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How We Decide How We Decide by Jonah Lehrer
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How We Decide Quotes (showing 1-18 of 18)
“ ideas are merely several old thoughts that occur at the exact same time.”
Jonah Lehrer, How We Decide
“How do we regulate our emotions? The answer is surprisingly simple: by thinking about them. The prefrontal cortex allows each of us to contemplate his or her own mind, a talent psychologists call metacognition. We know when we are angry; every emotional state comes with self-awareness attached, so that an individual can try to figure out why he's feeling what he's feeling. If the particular feeling makes no sense—if the amygdala is simply responding to a loss frame, for example—then it can be discounted. The prefrontal cortex can deliberately choose to ignore the emotional brain.”
Jonah Lehrer, How We Decide
“A lie told well is just as good as the truth.”
Jonah Lehrer, How We Decide
“Harlow would later write, "If monkeys have taught us anything, it's that you've got to learn how to love before you learn how to live.”
Jonah Lehrer, How We Decide
“Use your conscious mind to acquire all the information you need for making a decision. But don't try to analyze the information with your conscious mind. Instead, go on holiday while your unconscious mind digests it. Whatever your intuition then tells you is almost certainly going to be the best choice.”
Jonah Lehrer, How We Decide
“A few years ago, Tor Wager, a neuroscientist at Columbia University, wanted to figure out why placebos were so effective. His experiment was brutally straightforward: he gave college students electric shocks while they were stuck in an fMRI machine. (The subjects were well compensated, at least by undergraduate standards.)”
Jonah Lehrer, How We Decide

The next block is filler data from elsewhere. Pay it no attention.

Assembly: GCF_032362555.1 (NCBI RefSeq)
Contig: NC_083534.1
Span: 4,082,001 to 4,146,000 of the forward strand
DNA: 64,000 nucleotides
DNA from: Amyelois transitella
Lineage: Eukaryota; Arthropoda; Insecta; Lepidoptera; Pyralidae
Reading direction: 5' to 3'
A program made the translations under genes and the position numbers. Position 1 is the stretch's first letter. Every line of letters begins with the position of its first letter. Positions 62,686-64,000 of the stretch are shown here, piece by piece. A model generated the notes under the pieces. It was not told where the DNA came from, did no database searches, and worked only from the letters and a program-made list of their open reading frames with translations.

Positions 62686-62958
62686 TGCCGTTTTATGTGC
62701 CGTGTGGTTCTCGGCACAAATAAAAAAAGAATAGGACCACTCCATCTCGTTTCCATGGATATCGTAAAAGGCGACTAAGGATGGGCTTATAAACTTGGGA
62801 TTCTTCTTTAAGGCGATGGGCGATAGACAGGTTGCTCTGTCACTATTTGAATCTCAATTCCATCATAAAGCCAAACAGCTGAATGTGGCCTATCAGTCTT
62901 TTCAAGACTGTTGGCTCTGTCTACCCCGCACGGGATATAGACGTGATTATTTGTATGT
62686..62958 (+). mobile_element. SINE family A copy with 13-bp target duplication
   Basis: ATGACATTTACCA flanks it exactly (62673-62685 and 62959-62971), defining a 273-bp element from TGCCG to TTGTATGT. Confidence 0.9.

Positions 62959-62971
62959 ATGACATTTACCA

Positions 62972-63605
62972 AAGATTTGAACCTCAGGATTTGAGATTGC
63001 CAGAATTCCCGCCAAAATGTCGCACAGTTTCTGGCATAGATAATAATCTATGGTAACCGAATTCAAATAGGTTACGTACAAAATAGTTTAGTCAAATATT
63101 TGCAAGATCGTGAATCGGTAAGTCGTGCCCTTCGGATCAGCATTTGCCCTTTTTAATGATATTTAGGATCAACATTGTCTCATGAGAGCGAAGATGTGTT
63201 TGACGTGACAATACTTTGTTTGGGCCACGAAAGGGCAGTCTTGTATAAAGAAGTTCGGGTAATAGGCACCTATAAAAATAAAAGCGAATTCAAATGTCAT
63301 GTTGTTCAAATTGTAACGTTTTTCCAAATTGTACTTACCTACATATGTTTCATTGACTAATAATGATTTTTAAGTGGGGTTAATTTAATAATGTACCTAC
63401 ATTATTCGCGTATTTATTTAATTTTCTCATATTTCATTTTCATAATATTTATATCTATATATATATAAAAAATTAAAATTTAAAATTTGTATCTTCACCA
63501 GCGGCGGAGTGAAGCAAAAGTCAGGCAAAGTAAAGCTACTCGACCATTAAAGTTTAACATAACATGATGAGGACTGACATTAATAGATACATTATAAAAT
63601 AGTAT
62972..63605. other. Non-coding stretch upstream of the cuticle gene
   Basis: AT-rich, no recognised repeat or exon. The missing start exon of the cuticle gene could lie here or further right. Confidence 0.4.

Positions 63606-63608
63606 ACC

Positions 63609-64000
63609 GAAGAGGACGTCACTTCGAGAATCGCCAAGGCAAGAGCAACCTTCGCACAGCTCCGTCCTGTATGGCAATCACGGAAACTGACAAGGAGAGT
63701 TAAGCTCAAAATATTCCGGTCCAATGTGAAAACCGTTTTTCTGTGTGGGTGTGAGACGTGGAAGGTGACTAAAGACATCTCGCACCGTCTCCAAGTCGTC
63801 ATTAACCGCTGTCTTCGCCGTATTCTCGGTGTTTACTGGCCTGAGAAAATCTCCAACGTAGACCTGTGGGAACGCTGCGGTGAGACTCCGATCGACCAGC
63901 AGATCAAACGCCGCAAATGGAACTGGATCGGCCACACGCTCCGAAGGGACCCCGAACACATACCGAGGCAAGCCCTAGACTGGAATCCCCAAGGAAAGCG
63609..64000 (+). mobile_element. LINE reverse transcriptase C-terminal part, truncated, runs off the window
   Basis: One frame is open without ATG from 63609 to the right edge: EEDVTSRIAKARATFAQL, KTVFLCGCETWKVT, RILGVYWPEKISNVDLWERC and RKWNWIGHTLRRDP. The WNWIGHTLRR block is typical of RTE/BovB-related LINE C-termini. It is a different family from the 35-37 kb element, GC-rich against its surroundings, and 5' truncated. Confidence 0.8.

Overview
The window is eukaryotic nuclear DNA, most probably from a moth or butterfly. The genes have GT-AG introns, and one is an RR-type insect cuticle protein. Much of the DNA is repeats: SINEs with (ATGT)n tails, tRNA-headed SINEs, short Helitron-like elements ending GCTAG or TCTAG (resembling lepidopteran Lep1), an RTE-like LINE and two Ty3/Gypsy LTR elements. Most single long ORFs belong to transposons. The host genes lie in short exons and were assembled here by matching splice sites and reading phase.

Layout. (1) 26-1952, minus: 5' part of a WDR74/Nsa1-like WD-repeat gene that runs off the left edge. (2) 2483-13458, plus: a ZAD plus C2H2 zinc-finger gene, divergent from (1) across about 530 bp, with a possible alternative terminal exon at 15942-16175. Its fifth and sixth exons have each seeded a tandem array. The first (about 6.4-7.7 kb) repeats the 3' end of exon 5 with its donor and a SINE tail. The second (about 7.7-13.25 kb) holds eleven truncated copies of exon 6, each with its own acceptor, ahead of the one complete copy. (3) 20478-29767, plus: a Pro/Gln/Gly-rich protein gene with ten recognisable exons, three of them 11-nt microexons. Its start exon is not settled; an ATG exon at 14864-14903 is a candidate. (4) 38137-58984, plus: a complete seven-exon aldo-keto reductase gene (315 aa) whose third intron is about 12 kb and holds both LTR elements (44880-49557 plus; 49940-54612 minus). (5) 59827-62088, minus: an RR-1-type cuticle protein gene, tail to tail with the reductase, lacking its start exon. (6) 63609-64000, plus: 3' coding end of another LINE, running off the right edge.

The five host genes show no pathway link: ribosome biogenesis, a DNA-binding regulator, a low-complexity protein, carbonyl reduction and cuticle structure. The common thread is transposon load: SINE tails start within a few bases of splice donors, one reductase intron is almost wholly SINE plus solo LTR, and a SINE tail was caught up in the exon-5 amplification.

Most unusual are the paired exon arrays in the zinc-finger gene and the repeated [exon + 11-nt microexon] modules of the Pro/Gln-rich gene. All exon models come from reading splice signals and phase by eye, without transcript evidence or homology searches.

“Trusting one's emotions requires constant vigilance; intelligent intuition is the result of deliberate practice.”
Jonah Lehrer, How We Decide
“Expertise is simply the wisdom that emerges from cellular error. Mistakes aren't things to be discouraged. On the contrary, they should be cultivated and carefully investigated.”
Jonah Lehrer, How We Decide
“Unless you experience the unpleasant symptoms of being wrong, your brain will never revise its models. Before your neurons can succeed, they must repeatedly fail. There are no shortcuts for this painstaking process.”
Jonah Lehrer, How We Decide
“The mind is made out of used parts, engineered by a blind watchmaker. The result is that the uniquely human areas of the mind depend on the primitive mind underneath. The process of thinking requires feeling, for feelings are what let us understand all the information that we can't directly comprehend. Reason without emotion is impotent.”
Jonah Lehrer, How We Decide
“Three individuals form a partnership and agree to divide the
profits equally. X invests $9,000, Y invests $7,000, Z invests
$4,000. If the profits are $4,800, how much less does X receive
than if the profits were divided in proportion to the amount invested?”
Jonah Lehrer, How We Decide
“For too long, people have disparaged the emotional brain, blaming
our feelings for all of our mistakes. The truth is far more interesting.
What we discover when we look at the brain is that the